Lean spending plan in city maintains fiscal status quo Proposed budget would hold the line on taxes, spending.

April 17, 1991|By Patrick Gilbert | Patrick Gilbert,Evening Sun Staff

A $9.9 million state grant and a wage freeze helped the city to avoid layoffs and cuts in services, Mayor Kurt L. Schmoke said today as next year's $2.07 billion billion budget was presented to the Board of Estimates.

The mayor thanked city employee unions for agreeing to the wage freeze, which saved $38.1 million. Schmoke said the state takeover of the City Jail "will help us tremendously down the road."

"Now we need to work with the General Assembly as it looks at restructuring the state's tax system," he said. "Given our dwindling local revenue base, we are going to need even more long-range help."

The state legislature is studying recommendations from the Linowes Commission that would raise $800 million in revenue from new taxes, the bulk of that money earmarked for Baltimore and the poorer counties.

The city's budget proposal maintains the current property tax rate as well as holds the line on services and avoids layoffs.

The proposed operating budget of $1.787 billion shows a spending increase of $34.4 million, or 1.8 percent, over the current fiscal year, one of the lowest increases in nearly 10 years.

The proposed $266.4 million capital budget increases spending by 6 percent over the current fiscal year.

Overall, the combined budget, recommended to Schmoke by the city finance department, increases spending by only 2.3 percent over the current budget. If would take effect July 1.

Budget Director Edward J. Gallagher, who unveiled the spending plan yesterday, said that a wage freeze, which saves the city $38.1 million; the elimination of 238 mostly vacant positions; and a special state grant of $9.9 million were the keys to closing a projected $54.1 million revenue shortfall and balancing the proposed budget that would fund both operating expenses and capital projects.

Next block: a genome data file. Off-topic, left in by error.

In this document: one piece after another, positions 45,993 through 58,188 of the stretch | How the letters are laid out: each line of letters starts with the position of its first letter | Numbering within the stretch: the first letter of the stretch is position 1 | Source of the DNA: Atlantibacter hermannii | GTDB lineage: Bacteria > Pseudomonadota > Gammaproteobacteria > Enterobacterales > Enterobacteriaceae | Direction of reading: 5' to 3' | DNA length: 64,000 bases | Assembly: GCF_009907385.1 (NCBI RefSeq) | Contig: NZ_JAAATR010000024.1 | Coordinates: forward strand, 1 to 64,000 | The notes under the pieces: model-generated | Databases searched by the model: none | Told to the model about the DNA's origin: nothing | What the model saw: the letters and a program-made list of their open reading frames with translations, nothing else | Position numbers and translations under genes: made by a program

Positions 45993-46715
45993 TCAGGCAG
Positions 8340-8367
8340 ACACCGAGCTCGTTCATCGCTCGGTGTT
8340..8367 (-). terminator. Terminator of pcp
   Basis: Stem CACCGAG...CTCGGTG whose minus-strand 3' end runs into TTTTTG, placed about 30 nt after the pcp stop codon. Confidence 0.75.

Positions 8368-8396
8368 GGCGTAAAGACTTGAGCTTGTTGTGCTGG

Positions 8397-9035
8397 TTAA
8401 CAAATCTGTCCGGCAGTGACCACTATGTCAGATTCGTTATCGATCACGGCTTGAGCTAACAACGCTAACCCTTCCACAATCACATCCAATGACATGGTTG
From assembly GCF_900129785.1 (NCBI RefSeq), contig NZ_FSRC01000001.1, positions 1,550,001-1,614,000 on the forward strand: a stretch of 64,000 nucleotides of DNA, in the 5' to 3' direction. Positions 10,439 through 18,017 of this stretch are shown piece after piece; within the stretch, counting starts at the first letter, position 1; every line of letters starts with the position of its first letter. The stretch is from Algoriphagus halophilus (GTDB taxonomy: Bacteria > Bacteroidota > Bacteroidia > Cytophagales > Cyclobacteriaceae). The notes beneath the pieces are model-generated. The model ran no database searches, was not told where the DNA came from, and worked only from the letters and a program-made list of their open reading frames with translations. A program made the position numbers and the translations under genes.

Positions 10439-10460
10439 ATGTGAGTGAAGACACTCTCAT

The city's property tax rate would stay at the current $5.95 for each $100 of assessed value.

Released by the budget office late yesterday, the proposed spending plan went to the Board of Estimates today. The board will hear agency appeals the rest of this month before it makes any revisions and approves the budget. A taxpayer night is planned for April 30.

The mayor will then present his budget to the council in early May, and the council has until June 30 to adopt it. Under the city charter, the council can only cut the budget; it can not transfer or add funds.

The preliminary budget held little in the way of surprises. Agency budgets were either increased or decreased only slightly under Finance Department recommendations.

Under the proposed budget:

* The number of police and fire personnel would remain virtually unchanged.

* Present school class sizes would be maintained.

pTC * The rat eradication program would be reduced because of the loss of state aid.

* There would be no new closings of recreation centers or library branches.

But the proposed budget does paint a bleak picture. The anticipated growth of general fund revenue for 1992 is 1.3 percent, or $10.1 million, the lowest increase since 1983, Gallagher said.

And, the amount of money generated by the property tax is expected to be around $471.9 million, or an increase of 3.3 percent, over last year. The normal rate of increase from one year to the next has averaged around 5 percent, said Gallagher.

Income tax revenues would increase an anemic 1.5 percent because a sluggish economy has resulted in layoffs in the private sector and business failures, according to Gallagher.

Projected real estate recordation and transfer taxes of $16 million would amount to a decrease of 18.7 percent from last year, reflecting a downturn in the housing market, he said.

"We've pared city personnel down to an exceedingly thin level over the last three years," Gallagher said. "If the revenue picture isn't changed next year, we are looking at reduction or elimination of some services."

Through a hiring freeze that has been in place since December 1989, the city has eliminated more than 1,500 positions, Gallagher said.

A big help, Gallagher said, was the state takeover of the jail, which saved the city about $38.5 million. But the city had to give up $37.7 in police aid as part of the deal.

"Although for this year, the saving is a wash, the jail's budget was growing by about 12 percent a year so the saving down the road will be substantial," Gallagher said.

If the current property tax rate is maintained, Schmoke will not realize his hopes for a 10-cent reduction.

Two years ago, the council embarked on a three-year plan to reduce the tax rate -- at that time $6 -- by 15 cents. Five cents was shaved off the rate for fiscal 1990 but last year, the mayor asked to the council not to make another 5-cent reduction. In return, Schmoke said he would try to find a way to reduce the rate by 10 cents this year.

Gallagher pointed out that there is tax relief for residential property owners that equals a 3-cent reduction in the rate.

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